While viral evolutionary rates were previously calculated only by linear regression, modern simulation software such as BEAST (11) allows for the estimation of more complex models of viral evolution. These Bayesian coalescent programs can produce both estimated mean rates of evolution and 95% credibility intervals (CIs) that provide a measure of the variability around mean rates. Instead of comparing single-point estimates, now nonoverlapping CIs provide the strongest evidence that genes or organisms are evolving at different rates (11). Many substitution rate estimates have been published for picornaviruses, especially for the antigenically significant VP1 gene, which encodes the most external of the picornavirus structural proteins and interacts with cellular receptors (37, 49). Based on sequence availability in GenBank, four novel analyses were conducted, measuring the rate of evolution of the VP1 gene for two enteroviruses and producing the first rate estimates for the type species of the genera Cardiovirus and Teschovirus. Fewer previous analyses and more limited GenBank data were available for other genes. We conducted five novel analyses of the rate of evolution of the 3Dpol polymerase gene for two enteroviruses and the type species of Aphthovirus, Hepatovirus, and Parechovirus.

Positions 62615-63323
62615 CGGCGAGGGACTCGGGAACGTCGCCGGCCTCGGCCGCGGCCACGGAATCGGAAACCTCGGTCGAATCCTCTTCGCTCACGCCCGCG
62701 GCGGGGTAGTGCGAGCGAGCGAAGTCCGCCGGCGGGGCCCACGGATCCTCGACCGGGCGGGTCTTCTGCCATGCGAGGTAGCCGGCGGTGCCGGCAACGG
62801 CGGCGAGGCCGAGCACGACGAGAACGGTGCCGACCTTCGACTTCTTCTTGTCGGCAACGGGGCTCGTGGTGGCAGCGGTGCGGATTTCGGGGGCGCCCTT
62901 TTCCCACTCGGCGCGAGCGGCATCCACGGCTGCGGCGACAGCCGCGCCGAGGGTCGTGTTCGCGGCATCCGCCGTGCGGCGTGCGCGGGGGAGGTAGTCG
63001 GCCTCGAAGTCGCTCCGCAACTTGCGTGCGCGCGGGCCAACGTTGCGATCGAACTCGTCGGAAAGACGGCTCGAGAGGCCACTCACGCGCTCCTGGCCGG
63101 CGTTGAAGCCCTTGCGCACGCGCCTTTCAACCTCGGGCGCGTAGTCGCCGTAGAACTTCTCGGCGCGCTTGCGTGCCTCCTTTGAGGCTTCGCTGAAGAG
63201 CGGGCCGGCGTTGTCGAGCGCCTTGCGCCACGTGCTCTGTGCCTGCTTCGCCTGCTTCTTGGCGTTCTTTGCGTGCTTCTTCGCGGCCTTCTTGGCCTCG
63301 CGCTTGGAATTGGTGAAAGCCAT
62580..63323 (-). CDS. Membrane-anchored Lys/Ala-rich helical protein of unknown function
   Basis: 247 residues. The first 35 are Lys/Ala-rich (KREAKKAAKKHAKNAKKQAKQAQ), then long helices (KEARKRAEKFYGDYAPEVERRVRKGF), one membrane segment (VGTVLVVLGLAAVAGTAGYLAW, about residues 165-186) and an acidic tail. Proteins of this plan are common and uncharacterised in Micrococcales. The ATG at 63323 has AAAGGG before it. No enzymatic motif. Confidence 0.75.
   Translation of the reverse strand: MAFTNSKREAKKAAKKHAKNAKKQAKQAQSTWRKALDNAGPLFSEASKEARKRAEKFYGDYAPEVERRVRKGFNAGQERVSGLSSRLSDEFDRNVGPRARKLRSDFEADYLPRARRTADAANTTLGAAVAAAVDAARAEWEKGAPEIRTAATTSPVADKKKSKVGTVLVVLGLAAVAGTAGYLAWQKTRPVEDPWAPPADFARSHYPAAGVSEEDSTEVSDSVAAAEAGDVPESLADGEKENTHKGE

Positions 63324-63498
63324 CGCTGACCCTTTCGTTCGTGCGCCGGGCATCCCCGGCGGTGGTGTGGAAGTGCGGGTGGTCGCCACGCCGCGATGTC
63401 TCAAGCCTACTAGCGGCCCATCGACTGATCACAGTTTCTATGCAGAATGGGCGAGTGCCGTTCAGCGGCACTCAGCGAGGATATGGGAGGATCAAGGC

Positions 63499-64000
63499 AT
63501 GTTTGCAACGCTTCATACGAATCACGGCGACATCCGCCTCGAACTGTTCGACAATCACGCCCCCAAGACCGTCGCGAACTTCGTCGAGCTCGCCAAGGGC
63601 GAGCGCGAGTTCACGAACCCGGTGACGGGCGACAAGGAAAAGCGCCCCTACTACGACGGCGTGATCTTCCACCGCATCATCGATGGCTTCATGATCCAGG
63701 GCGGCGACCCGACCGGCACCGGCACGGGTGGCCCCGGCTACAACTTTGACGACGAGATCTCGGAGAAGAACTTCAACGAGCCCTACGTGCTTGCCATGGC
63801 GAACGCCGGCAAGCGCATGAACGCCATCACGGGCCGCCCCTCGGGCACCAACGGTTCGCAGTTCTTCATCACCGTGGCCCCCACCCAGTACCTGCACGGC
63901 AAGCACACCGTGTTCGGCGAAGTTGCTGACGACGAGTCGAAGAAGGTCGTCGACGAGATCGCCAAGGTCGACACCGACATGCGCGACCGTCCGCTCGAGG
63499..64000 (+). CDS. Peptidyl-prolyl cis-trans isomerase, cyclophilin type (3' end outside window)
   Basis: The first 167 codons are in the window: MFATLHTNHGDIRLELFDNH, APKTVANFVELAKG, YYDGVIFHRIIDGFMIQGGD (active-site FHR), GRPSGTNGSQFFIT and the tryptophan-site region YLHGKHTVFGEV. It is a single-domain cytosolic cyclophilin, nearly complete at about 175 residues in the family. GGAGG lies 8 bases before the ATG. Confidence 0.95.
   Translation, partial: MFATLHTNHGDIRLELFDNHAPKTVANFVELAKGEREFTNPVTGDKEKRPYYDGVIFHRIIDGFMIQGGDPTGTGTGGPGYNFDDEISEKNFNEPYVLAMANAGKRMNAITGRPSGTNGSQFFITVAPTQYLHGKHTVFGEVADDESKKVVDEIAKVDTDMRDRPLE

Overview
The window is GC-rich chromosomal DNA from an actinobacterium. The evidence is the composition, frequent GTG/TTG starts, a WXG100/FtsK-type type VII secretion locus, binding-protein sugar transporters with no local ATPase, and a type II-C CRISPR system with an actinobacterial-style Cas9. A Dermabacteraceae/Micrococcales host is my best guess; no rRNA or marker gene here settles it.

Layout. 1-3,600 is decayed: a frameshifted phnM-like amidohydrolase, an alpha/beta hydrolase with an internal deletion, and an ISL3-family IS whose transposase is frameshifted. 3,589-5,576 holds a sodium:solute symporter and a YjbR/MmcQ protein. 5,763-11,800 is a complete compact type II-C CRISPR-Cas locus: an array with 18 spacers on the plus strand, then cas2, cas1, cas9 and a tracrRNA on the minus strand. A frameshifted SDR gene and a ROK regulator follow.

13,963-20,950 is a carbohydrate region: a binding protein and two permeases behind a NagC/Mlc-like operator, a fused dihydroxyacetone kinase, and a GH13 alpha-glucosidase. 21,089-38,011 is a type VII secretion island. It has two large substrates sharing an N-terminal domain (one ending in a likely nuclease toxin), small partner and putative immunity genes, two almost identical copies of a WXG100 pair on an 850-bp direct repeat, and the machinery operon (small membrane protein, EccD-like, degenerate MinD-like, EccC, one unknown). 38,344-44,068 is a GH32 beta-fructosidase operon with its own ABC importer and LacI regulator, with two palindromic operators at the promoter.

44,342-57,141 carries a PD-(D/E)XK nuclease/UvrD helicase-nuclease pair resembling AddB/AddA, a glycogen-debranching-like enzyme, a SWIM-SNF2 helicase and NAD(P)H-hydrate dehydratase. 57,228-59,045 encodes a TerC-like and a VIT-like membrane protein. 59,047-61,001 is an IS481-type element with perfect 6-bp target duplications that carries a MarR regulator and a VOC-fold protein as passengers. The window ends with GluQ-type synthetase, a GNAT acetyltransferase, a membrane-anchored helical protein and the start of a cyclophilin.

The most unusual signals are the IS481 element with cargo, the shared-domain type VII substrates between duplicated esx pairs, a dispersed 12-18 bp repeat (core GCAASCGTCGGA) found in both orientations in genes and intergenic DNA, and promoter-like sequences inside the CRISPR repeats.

Partial VP1 gene sequences of two human enterovirus B serotypes (coxsackievirus B2 [CVB2] and CVB4), encephalomyocarditis virus, and porcine teschovirus, of the genera Enterovirus, Cardiovirus, and Teschovirus, respectively, were obtained from GenBank (Table 1; Fig. 1). Partial 3Dpol gene sequences of a human enterovirus A serotype (enterovirus 71 [EV71]), a human enterovirus C serotype (PV type 1 [PV1]), a foot-and-mouth disease serotype (FMDV-A), hepatitis A virus (HAV), and human parechovirus (HPeV), of the genera Enterovirus, Aphthovirus, Hepatovirus, and Parechovirus, respectively, were obtained from GenBank (Table 1; Fig. 1). Dates of isolation (years) were obtained from GenBank or from the paper that described the virus's isolation (2, 8, 13, 1618, 22, 26, 31, 32, 35, 38, 45, 49, 52, 59, 6163, 66, 68, 69). Dates are given in the taxon labels in supplementary figures S1 to S9. We excluded sequences from viruses that had been extensively passaged in the lab prior to sequencing. For each virus, partial gene sequences were manually aligned using Se-Al version 2.0a11 (A. Rambaut, Institute of Evolutionary Biology, University of Edinburgh, United Kingdom; http://tree.bio.ed.ac.uk/). Each alignment included VP1 or 3Dpol sequences from as many dated isolates as possible and was trimmed to preserve the reading frame. No recombination was detected by RDP 3.44 (43).

Table 1.
Alignments and results of substitution rate analyses of picornaviruses